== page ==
Introducing Daphne Holmes writer for www.ArrestRecords.com. Holmes joins us today as a guest blogger who will be discussing “5 Crimes commonly reported in San Francisco” Thank you Holmes for sharing this information with us.
2013 data shows the city of San Francisco experienced the highest levels of criminal activity since 2008, when the number of crimes in the city was similar. The years in-between generally showed improvements in Bay area crime rates for a number of common crimes. Experiencing around 55,000 total crimes, for example, 2013 showed approximately 20% increase over the previous year.
While the populous region shows violent crime rates well above the national average, the crimes committed in 2013 were overwhelmingly property crimes, rather than homicides and sexual assaults. Among them, some of the most commonly reported crimes in the San Francisco area include robbery, theft and break-ins.
Theft – Crimes of opportunity push crime rates higher in cities like San Francisco. Thefts, for example, continue to rise in numbers as smartphones, tablets and consumer electronics present accessible targets with lucrative paydays for thieves profiling these items. In fact, enterprising criminals actually travel to the city specifically to steal these items.
Public transportation and other venues where large numbers of people congregate and use electronic devices furnish some of the most widely targeted locations for committing grab-and-run thefts of valuable personal electronic devices.
Car-Jacking – Another form of theft, targeting motor vehicles, is also widespread in the Bay area. Around 4000 vehicles are stolen annually, with a number of high-profile car-jacking cases emerging each year. 2014 has already seen its share of armed car-jacking attempts, which are crimes set apart from routine auto theft incidents by the use of force and fear to physically intimidate victims into surrendering their vehicles.
Assault – Assaults occur for a variety of reasons, often resulting from the commission of other crimes. Theft and break-ins, for example, lead to assault charges for thieves and burglars who assault their victims as they rob them. While murder rates are down significantly as compared to the number of killings occurring as recently as five years ago, the number of assaults taking place in the city have not shown similar reductions.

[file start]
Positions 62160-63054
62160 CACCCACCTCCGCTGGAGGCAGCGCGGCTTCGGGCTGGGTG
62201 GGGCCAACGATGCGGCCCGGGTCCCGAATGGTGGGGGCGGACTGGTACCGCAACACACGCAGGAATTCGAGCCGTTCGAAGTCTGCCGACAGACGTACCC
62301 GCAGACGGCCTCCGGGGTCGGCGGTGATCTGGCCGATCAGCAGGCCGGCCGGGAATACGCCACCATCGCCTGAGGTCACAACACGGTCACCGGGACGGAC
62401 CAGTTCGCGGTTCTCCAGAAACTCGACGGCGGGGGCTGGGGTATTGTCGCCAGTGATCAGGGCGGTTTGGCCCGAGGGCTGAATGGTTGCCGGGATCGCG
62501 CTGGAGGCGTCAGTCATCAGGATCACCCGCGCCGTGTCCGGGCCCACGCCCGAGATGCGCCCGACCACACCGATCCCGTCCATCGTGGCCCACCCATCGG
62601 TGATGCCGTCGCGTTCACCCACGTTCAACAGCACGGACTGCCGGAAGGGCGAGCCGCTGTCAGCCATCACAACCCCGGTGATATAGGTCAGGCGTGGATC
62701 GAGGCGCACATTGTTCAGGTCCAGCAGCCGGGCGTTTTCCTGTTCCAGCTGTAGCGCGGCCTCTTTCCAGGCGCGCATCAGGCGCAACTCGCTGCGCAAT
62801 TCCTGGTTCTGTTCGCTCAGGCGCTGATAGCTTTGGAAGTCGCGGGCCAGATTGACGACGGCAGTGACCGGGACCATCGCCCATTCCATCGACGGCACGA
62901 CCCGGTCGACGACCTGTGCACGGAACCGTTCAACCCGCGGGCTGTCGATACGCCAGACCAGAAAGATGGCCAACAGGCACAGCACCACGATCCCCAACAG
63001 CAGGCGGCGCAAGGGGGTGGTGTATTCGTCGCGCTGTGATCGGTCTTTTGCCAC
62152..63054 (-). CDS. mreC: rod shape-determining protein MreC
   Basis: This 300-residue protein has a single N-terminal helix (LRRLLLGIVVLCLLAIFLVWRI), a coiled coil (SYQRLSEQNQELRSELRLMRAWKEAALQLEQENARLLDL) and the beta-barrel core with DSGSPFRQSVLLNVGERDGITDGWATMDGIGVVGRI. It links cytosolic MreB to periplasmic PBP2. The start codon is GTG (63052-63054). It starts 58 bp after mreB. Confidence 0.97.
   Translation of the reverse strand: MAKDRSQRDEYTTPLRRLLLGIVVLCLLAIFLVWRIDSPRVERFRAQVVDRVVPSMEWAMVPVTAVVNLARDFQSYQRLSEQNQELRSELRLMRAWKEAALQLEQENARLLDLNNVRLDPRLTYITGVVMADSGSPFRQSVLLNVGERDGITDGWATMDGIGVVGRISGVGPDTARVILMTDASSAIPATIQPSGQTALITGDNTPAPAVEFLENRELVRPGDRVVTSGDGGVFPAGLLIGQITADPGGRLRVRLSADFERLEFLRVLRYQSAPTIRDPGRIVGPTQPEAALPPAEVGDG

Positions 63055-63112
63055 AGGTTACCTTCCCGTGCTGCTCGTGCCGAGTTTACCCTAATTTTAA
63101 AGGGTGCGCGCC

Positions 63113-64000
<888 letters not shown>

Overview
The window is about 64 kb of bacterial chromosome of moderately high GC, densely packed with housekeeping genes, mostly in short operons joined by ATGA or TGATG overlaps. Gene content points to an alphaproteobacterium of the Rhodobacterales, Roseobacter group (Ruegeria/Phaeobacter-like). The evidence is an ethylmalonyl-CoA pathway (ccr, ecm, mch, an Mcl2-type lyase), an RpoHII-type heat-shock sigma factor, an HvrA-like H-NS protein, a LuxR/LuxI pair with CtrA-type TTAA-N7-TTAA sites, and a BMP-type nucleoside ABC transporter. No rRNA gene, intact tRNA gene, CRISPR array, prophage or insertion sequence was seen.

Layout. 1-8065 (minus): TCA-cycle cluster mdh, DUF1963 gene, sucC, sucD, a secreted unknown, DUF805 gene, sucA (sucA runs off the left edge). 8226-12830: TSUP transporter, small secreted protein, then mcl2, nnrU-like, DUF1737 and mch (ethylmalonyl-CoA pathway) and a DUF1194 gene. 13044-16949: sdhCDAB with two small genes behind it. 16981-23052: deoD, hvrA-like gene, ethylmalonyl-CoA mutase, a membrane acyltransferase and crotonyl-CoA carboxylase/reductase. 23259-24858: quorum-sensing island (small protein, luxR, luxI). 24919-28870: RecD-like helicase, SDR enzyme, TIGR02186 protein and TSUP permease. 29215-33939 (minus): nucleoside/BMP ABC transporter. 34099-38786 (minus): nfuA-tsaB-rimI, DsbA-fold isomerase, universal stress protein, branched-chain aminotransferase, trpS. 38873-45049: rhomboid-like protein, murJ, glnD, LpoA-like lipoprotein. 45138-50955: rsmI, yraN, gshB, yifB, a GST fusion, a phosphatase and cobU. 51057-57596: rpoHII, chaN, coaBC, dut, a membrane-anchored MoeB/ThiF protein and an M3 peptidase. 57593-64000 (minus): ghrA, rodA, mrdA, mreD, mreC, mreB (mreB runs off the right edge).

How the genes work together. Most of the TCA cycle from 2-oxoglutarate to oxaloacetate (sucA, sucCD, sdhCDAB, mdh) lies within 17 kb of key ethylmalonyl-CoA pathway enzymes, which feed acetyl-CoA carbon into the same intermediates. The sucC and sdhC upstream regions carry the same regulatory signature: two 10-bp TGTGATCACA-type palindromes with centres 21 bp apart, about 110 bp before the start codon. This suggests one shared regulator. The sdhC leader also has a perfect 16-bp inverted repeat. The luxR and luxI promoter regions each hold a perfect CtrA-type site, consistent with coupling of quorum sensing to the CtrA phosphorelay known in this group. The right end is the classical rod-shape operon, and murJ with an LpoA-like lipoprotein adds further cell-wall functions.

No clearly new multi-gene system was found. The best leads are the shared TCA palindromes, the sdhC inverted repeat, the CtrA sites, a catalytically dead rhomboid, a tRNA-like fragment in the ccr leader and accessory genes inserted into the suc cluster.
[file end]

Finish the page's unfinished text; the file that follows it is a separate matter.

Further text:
Robbery – Like car-jacking, robbery includes a component of fear and intimidation, wherein physical force or the threat of harm are used to take possessions from others. In San Francisco, large numbers of robberies – nearly 25% of all thefts occur in the single Southern Police Station District, where economic improvements have created attractive targets for criminals. Users are at their least attentive when fixated on tablets screens and smartphone keypads, which gives criminals the advantage of surprise as the wrestle away costly electronics. The targets are so clearly defined, in fact, that spikes in the number of robberies occur as new models are released. Many of the devices stolen in California are exported to Asian and South American countries, before they can be recovered.
Break-ins/Burglaries – Parting owners from their personal property is carried out on the streets, at places of business, and at homes across the State of California. While Los Angeles has shown recent dips in crime rates, regions like Oakland and San Jose have seen significant upticks in the number of crimes committed. San Francisco occupies the middle ground statistically, but the 2013 increase in burglaries and other crimes is cause for concern among residents and law enforcement personnel.
While 40,000 of the document 2013 crimes in San Francisco are property crimes, and murder rates are down significantly for the entire region, the overall climb in the number of crimes poses enforcement issues for California law agencies. A clear correlation has been drawn between the proliferation of costly smartphones and personal electronics and subsequent robberies, thefts and assaults resulting from thieves targeting these devices.
Daphne Holmes contributed this guest post. She is a writer from www.ArrestRecords.com and you can reach her at firstname.lastname@example.org.